2. WILD GOURDS (פִּקֻּ וֹת, pakkuöth; Sept., τολύπη Vulg. colocynsthida). It is related in 2Ki 4:38-40 that Elisha, having come again to Gilgal, when there was a famine in the land, and many sons of the prophets were assembled there, he ordered his servant to prepare for them a dish of vegetables: "One went out into the field to gather herbs (orotha, and found a wild vine (גֶּפֶּן שָׂדֶה field-vine), and gathered thereof wild gourds (פִּקֻּ ת שָׂדֶה field pakkuoth) his lap-full, and came and shred them into the pot of pottage, for they knew them not." "So they poured out for the men to eat; but as they were eating of the pottage, they cried out, O thou man of God, there is death in the pot; and they could not eat thereof." Though a few other plants have been indicated, the pakkuoth has almost universally been supposed to be one of the family of the gourd or cucumber-like plants, several of which are conspicuous for their bitterness, and a few poisonous, while others, it is well-known, are edible. The reasons are gives in detail by Celsius (Hierobot. 1:393).

(1.) The name is supposed to be derived from פָּקִ , "to split," or "to burst," from the exploding of the fruit, and scattering the seeds on being touched; and thisn is the characteristic of the species called the Mild cucumber, by the ancients.

Definition of gourd

(2.) The forms of the fruit appears to have been ovoid, as the name is essentially the same with that of the "knops," or פּקָ ים, pekainm', of 1Ki 6:18; 1Ki 7:24, rendered "eggs" in the Chaldaic version of Johathan, to whom the form of the fruit could not have been known.

(3.) The seeds of the pakkuoth, moreover, yielded oil, as appears from the tract Shabbath(ii, § 2). The seeds of the different gourd and cucumber-like plants are well known to yield oil, which was employed by the ancients, and still is in the East, both as medicine and in the arts.

See also the International Standard Bible Encyclopedia.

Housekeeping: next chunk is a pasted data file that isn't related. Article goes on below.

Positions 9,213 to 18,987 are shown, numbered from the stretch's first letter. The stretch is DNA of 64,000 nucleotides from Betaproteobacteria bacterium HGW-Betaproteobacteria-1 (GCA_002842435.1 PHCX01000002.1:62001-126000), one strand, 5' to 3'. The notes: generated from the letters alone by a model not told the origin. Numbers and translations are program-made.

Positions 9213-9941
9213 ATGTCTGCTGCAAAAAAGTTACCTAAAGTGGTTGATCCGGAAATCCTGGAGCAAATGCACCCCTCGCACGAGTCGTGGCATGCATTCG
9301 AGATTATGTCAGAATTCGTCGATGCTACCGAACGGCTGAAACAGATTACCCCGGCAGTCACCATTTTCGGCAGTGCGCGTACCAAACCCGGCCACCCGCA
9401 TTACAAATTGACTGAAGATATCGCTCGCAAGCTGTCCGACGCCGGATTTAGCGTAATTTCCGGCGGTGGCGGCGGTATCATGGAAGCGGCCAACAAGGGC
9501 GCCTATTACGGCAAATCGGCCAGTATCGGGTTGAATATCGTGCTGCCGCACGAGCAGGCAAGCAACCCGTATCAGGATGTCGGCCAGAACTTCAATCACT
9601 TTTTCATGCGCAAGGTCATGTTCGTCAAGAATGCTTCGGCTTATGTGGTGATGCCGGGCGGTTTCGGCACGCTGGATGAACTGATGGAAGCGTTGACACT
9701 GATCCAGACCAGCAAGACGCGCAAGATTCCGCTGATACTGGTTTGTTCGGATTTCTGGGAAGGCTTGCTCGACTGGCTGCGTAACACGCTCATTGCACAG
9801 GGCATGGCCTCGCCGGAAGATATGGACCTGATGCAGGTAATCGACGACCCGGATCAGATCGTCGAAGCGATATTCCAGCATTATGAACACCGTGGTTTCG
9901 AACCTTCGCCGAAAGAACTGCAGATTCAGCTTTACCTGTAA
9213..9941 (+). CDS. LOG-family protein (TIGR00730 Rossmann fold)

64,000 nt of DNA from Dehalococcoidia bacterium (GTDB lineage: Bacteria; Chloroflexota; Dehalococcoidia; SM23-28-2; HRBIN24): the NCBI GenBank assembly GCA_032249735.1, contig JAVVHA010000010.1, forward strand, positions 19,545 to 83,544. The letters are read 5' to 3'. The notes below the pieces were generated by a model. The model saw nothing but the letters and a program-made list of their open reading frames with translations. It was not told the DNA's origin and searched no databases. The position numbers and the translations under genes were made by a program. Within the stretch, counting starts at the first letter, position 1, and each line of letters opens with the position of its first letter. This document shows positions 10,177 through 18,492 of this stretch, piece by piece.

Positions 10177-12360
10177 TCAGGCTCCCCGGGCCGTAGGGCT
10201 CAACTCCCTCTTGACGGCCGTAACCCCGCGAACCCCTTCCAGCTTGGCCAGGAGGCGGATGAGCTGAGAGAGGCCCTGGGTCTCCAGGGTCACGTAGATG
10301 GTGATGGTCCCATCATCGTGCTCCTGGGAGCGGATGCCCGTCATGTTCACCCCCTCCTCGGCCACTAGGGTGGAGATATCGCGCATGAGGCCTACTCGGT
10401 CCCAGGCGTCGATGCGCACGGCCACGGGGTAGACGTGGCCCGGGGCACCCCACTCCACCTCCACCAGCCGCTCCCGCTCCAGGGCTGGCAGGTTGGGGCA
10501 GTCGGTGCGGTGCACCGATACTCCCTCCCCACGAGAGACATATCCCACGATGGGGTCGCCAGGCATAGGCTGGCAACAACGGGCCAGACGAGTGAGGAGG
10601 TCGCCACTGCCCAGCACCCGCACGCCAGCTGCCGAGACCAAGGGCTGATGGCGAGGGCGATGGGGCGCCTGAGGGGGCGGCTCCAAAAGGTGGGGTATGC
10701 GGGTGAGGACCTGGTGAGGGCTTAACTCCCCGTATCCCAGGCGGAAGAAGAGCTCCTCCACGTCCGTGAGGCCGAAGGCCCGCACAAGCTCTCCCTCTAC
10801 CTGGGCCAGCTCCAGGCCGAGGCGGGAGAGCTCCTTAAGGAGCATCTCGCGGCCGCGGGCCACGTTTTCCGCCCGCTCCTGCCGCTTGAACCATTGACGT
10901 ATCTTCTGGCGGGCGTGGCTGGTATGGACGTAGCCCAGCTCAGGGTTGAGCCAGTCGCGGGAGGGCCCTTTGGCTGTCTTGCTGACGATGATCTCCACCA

(4.) The bitterness which was probably perceived on eating of the pottage, and which disappeared on the addition of meal, is found in many of the cucumber tribe, and conspicuously in the species which have usually been selected as the pakkuoth, that is, the Colocynth (Cucumis Colocynthis), the Squirting Cucumber (Momordica elaterium), and Cucumis prophetarum; all of which are found in Syria, as related lay various travelers. The first, or Coloqusntida, is essentially a desert plant. Kitto says: "In the desert parts of Syria, Egypt, and Arabia, andson the banks of the rivers Tigris and Euphrates, its tendrils run over vast tracts of ground, offering a prodigious number of gourds, which sare crushed under foot by camels, horses, and men. In winter we have seen the extent of many miles covered with the connecting tendrils and dry gourds of the preceding season, the latter exhibiting precisely the same appearance as in our shops, and when crushed, with a crackling noise, beneath the feet, discharging, in the. form of a light powder, the valuable drug which it contains" (Pict. Bible, note ad loc.). In the Arabic version, hunzal (which is the Colocynth) is used as the synonyme for pakkuoth in 2Ki 4:39. The third, or Globe Cucumber, "derives its specific name (Cucumis prophetam) from the notion that it afforded the gourd which 'the sons of the prophets' shred by mistake into their pottage, and which made them declare, when they came to taste "it, that there was 'death in the pot.' This plant is 'smaller in every part than the common melon, and has a nauseous odor, while its fruit is to the full as bitter as the Coloquintida. The fruit has a rather singular assurance from the manner in which its surface is armed with prickles, which are "however, soft and harmless" (Kitto, Pict. Palestine; Physical Geog. page 281). But this plant, the fruit not being bigger than a cherry, does not appear likely to have been that which was shred into the pot. Celsius, however, is of opinion that the second of the above-named species, the Cucumis aerestis of the ancients, and which was found by Belos in descending from Mount Sinae, was the plant, being the Cucumis asinsisus of the druggists. This plant is a well-known drastic purgative, element enough in its actions to be considered even a poison. Its fruit is ovate, obtuse, and scabrous, and likely to have been the plant mistaken for oroth, as it miglit certainly be mistaken for young gherkins. The wild cucmmber bursts, at the touch of the finger. and scatters its seeds, which the colocynth does not (Rosenmuller, 'Alterthumsk 4 part 1, etc.). The etymology of the word from פּקִ has been thought to favor the identification of the plant with the Ecbalium elaterium, or "squirting cucumber," so called from the elasticity with which the fruit, when ripe, opens and scatters the seeds when touched. This is the ἄγριος σίκυος of Dioscorides (4:152) and Theophrastus (7:6, § 4, etc.), and the Cucumis sylvestris of Pliny (Hist. Nat. 20:2). Celsius (Hierob. 1:393), Rosenmüller (Bib. Bot. pge 128), and Gesenius (Thes. page 1122) are in favor of this explanation, and, it must be confessed, not without some reason. The old versions, however, understand the colocynth, the fruit of which is about the size of an orange. The drastic medicine in such general use is a preparation from this plant. Michaelis (Suppl. Lex. Heb. page 344) and Oedmann (Vers. Samml. 4:88) adopt this explanation.